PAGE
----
| NEW YORK
NEW YORK May 24 Visa Inc and MasterCard
Inc, opening another front in an eight-year battle over
credit card fees paid by retailers, on Friday asked a federal
judge to declare that the fees do not violate antitrust law.
The lawsuit seeks to give the card companies legal
ammunition against some retailers who are trying to opt out a
proposed settlement under which they would receive a share of
$7.2 billion in cash and fee discounts from the card companies.
The complaint filed Friday in Brooklyn federal court by the
credit card giants and a number of banks that issue their cards
asks U.S. District Judge John Gleeson to declare that
interchange, or swipe, fees are lawful and pro-competitive.
On Thursday, Target Corp and other retailers,
including JC Penney and Kohl's, broke away from the pact. The
retailers filed a lawsuit in Manhattan federal court against the
credit card companies alleging past antitrust violations and
The proposed settlement would end eight years of litigation
by merchants who accused Visa and Mastercard of inflating swipe
Friday's complaint was brought against retailers and trade
groups who were named plaintiffs in the swipe fee litigation,
but later opted out. If Gleeson rules that the swipe fees do not
violate antitrust law, it could prevent them from pursuing
separate damage actions.
It could also affect the ability of other retailers who opt
out to seek damages over swipe fees.
"A declaration in plaintiffs' favor against the defendants
is necessary to prevent the continuation of endless, wasteful
litigation between defendants and plaintiffs," the complaint on
The motion from the card companies is the latest volley in a
fierce legal fight over the settlement, which Gleeson
preliminarily approved in November. If granted final approval,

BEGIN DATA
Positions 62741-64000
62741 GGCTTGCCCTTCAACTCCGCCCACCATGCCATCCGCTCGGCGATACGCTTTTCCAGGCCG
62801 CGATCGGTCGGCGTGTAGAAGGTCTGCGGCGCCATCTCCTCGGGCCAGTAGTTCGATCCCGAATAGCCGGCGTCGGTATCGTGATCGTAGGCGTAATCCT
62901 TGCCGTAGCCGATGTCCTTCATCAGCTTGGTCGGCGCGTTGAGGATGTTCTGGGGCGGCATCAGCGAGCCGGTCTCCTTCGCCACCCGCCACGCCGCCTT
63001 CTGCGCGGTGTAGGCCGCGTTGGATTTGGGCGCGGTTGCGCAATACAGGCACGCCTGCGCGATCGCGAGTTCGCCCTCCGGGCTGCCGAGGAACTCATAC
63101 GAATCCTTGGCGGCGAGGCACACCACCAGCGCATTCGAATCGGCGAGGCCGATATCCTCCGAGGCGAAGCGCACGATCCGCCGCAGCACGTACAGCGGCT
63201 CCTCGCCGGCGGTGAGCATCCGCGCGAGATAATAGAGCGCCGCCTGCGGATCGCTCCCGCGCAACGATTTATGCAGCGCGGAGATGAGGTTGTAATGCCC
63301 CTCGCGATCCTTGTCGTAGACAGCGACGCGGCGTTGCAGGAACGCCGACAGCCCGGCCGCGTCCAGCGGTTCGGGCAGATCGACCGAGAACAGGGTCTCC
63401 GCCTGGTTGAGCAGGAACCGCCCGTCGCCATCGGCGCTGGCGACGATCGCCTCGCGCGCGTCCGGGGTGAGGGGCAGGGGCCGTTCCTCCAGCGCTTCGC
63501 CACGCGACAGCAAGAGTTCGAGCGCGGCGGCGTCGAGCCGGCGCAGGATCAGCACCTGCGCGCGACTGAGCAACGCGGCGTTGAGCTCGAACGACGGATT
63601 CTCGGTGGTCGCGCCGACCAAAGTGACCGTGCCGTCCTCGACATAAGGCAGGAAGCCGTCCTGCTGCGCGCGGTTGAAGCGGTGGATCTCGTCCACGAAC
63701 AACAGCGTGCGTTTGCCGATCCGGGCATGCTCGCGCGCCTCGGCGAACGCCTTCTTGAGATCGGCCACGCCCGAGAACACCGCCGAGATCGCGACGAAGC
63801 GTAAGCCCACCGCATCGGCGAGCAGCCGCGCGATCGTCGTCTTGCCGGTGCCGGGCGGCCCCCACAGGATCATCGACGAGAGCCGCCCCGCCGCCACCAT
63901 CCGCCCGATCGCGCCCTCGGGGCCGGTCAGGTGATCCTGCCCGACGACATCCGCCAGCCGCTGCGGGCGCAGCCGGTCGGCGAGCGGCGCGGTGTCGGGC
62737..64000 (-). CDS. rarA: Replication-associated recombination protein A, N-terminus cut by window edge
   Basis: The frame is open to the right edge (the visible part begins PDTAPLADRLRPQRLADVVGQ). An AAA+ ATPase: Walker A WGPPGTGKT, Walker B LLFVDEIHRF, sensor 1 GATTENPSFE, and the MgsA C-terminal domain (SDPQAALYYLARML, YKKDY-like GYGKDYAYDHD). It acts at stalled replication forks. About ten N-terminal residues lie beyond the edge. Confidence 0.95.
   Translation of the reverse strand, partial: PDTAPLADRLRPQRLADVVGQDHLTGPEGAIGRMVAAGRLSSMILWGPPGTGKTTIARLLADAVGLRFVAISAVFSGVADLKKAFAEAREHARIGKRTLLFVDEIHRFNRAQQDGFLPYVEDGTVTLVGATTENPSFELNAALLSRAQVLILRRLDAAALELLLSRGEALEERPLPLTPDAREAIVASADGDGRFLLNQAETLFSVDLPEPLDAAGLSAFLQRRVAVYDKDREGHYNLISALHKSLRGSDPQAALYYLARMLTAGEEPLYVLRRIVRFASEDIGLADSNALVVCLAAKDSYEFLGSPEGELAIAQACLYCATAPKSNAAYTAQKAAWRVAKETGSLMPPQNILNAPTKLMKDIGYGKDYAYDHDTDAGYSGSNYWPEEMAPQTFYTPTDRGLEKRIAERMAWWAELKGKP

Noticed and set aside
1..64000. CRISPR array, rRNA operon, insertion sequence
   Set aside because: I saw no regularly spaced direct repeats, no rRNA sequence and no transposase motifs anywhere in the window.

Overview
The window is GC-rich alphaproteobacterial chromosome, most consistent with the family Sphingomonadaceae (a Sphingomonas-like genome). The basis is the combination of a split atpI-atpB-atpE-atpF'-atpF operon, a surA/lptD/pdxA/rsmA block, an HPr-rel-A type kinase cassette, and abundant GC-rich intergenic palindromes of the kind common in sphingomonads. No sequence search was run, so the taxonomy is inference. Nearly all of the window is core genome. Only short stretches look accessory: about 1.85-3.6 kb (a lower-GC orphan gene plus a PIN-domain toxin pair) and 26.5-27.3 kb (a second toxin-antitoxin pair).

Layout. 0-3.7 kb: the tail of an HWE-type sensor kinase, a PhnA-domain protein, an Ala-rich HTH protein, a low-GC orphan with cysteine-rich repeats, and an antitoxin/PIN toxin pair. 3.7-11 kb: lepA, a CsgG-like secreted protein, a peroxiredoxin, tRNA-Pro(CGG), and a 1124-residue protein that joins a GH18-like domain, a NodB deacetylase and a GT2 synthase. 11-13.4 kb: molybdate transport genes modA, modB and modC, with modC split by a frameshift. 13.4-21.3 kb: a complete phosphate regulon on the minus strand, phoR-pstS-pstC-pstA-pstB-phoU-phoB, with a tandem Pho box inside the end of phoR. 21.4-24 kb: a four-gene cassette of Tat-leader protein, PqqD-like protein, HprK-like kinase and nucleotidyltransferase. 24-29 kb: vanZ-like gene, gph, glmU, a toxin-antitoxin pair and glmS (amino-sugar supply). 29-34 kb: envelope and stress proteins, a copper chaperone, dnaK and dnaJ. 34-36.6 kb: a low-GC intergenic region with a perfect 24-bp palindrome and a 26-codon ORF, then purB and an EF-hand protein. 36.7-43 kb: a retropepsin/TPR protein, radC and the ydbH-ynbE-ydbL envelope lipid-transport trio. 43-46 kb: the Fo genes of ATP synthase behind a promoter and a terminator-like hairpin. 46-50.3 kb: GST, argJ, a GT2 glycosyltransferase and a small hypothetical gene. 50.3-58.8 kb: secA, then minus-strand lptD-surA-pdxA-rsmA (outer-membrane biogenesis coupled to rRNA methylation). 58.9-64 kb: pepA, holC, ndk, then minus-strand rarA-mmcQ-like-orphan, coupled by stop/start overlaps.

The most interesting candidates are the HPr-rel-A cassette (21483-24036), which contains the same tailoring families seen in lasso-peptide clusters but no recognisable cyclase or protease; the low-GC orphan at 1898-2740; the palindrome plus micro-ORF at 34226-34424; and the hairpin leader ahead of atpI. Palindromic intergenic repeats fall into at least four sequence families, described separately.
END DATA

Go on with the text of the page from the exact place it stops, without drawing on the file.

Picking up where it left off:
it would be the largest private antitrust settlement in U.S.
On Tuesday, Wal-Mart and 18 other major retailers said they
would opt out of receiving damages from the proposed settlement
and consider separate legal action. They say the pact offers
inadequate compensation for the billions of dollars they pay
each year in interchange fees and forces them to sign broad
litigation releases that could shield Visa and Mastercard from
future lawsuits over antitrust violations.
May 28 is the deadline for nearly 8 million merchants to
decide whether to opt out of receiving monetary damages from the
Visa and Mastercard, as well as lawyers for merchants that
support the deal, have said they are confident the settlement
will be approved.
"Enough is enough - this battle needs to be put to bed,"
Trish Wexler, a spokeswoman for the Electronic Payments
Coalition, a trade group representing the payment card industry,
said Friday in a statement responding to the filing.
If merchants that account for 25 percent or more of
credit-card volume opt out of receiving damages, Visa and
Mastercard have the option of terminating the proposed
A lawyer representing some of the merchants and trade groups
that have opted out of the settlement, Jeff Shinder, declined to
immediately comment on the filing.